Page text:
Fires, Drought, Melting Glaciers: Tribal Climate Experts Hope We Haven’t Passed the Tipping Point
Richard Walker, Indian Country Today, August 24, 2015
Mother Earth is teaching a lesson. Or giving us a scolding.
The message, according to those working for climate change solutions: We have to change the way we live, the way we use the land and waters.
In the drought-stricken west, more than 1.3 million acres of parched wildlands are being consumed by fire. Year-to-date, the total number of acres consumed by wildfire—a record 7,210,959—exceeds the 10-year average by 2.2 million acres, according to the National Interagency Fire Center.
As salmon vanish in the dry Pacific Northwest, so does Native heritage
, Washington Post,
As a drought tightens its grip on the Pacific Northwest, burning away mountain snow and warming rivers, state officials and Native American tribes are becoming increasingly worried that one of the region’s most precious resources — wild salmon — might disappear.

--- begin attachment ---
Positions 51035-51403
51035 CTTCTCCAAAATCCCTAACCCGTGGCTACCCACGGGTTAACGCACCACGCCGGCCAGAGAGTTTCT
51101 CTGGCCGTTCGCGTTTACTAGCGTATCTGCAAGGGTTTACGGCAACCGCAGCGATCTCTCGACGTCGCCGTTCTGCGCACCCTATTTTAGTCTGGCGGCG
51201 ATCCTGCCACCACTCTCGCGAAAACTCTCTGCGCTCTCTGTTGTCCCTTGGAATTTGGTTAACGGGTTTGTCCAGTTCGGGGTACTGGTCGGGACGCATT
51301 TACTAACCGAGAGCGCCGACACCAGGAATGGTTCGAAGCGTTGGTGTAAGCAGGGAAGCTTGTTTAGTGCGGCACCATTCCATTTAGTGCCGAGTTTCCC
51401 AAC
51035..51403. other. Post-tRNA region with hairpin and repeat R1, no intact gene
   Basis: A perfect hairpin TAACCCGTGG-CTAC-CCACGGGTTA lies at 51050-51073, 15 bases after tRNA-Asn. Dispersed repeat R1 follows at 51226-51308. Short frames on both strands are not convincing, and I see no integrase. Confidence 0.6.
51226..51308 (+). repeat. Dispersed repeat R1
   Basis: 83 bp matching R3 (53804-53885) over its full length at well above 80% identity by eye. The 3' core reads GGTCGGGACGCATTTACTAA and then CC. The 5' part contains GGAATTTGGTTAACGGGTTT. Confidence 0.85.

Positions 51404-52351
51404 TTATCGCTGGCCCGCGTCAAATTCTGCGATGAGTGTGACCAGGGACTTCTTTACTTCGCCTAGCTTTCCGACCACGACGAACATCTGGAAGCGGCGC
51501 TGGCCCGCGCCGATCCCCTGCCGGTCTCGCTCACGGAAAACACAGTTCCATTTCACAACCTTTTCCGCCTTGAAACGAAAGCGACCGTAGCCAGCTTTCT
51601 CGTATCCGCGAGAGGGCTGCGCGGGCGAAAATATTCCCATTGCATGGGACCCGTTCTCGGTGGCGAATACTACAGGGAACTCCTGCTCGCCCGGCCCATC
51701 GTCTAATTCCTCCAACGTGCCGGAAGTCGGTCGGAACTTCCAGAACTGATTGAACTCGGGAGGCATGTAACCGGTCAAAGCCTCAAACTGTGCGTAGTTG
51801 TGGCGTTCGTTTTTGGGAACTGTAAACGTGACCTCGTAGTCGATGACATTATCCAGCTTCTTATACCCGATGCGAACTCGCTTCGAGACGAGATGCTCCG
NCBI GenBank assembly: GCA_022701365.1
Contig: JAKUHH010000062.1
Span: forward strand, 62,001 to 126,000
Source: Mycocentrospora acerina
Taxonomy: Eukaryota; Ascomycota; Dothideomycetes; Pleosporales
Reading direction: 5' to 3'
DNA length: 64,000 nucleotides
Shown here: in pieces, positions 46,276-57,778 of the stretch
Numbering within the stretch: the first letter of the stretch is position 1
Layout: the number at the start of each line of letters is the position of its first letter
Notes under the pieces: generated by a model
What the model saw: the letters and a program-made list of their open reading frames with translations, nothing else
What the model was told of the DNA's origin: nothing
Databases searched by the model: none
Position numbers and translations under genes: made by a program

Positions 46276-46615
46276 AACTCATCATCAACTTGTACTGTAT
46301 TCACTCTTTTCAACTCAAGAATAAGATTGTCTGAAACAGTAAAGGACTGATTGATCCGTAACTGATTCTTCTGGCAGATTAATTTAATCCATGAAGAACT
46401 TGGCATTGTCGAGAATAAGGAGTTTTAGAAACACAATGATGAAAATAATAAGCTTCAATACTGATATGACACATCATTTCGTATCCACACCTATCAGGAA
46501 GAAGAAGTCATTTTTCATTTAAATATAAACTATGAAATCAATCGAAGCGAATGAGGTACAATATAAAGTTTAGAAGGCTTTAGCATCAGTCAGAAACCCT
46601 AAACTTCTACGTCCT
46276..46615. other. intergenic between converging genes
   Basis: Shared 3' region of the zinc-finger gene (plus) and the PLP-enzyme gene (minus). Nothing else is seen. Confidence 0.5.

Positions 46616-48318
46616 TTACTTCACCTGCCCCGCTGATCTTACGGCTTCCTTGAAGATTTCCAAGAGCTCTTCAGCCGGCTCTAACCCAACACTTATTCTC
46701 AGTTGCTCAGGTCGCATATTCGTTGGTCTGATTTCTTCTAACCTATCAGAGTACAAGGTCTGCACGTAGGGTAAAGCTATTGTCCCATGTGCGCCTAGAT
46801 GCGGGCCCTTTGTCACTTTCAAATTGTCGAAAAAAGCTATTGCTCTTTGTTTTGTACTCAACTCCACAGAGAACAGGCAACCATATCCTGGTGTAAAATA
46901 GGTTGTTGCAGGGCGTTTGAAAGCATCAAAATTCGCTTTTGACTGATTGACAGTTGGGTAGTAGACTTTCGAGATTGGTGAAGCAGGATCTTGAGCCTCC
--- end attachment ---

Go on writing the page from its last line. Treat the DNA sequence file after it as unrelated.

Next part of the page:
Native Americans, who for centuries have relied on salmon for food and ceremonial rituals, say the area’s five species of salmon have been declining for years, but the current threat is worse than anything they have seen. Read the rest of this entry
Sockeye face ‘catastrophic’ collapse in South Okanagan
Only 18,000 sockeye expected to return to B.C.’s South Okanagan
CBC News, July 28, 2015
A potentially catastrophic collapse of the sockeye salmon run is unfolding on the Columbia River system this year.
Scientists once predicted that about 100,000 sockeye would return to spawning grounds in the rivers and streams in British Columbia’s South Okanagan region.
In fact, it was supposed to be one of the largest sockeye runs in recent history, said Okanagan Nation Alliance fish biologist Richard Bussanich. Read the rest of this entry